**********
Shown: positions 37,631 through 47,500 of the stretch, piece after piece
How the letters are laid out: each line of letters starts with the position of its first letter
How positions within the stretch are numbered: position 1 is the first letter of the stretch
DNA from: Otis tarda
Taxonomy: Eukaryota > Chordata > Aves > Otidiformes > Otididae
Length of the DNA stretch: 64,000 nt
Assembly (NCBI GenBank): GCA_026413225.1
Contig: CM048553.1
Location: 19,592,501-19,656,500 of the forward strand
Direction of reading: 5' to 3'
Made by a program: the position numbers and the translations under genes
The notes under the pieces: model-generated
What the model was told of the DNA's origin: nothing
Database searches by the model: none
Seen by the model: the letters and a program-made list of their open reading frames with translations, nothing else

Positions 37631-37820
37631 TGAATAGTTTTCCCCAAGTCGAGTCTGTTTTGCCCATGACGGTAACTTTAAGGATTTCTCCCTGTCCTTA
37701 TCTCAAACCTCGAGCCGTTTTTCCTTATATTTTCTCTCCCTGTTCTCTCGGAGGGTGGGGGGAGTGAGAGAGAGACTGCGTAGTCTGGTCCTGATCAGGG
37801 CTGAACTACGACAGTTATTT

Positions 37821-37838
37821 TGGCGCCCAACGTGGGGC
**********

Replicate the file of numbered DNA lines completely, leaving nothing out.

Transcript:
Shown: positions 37,631 through 47,500 of the stretch, piece after piece
How the letters are laid out: each line of letters starts with the position of its first letter
How positions within the stretch are numbered: position 1 is the first letter of the stretch
DNA from: Otis tarda
Taxonomy: Eukaryota > Chordata > Aves > Otidiformes > Otididae
Length of the DNA stretch: 64,000 nt
Assembly (NCBI GenBank): GCA_026413225.1
Contig: CM048553.1
Location: 19,592,501-19,656,500 of the forward strand
Direction of reading: 5' to 3'
Made by a program: the position numbers and the translations under genes
The notes under the pieces: model-generated
What the model was told of the DNA's origin: nothing
Database searches by the model: none
Seen by the model: the letters and a program-made list of their open reading frames with translations, nothing else

Positions 37631-37820
37631 TGAATAGTTTTCCCCAAGTCGAGTCTGTTTTGCCCATGACGGTAACTTTAAGGATTTCTCCCTGTCCTTA
37701 TCTCAAACCTCGAGCCGTTTTTCCTTATATTTTCTCTCCCTGTTCTCTCGGAGGGTGGGGGGAGTGAGAGAGAGACTGCGTAGTCTGGTCCTGATCAGGG
37801 CTGAACTACGACAGTTATTT

Positions 37821-37838
37821 TGGCGCCCAACGTGGGGC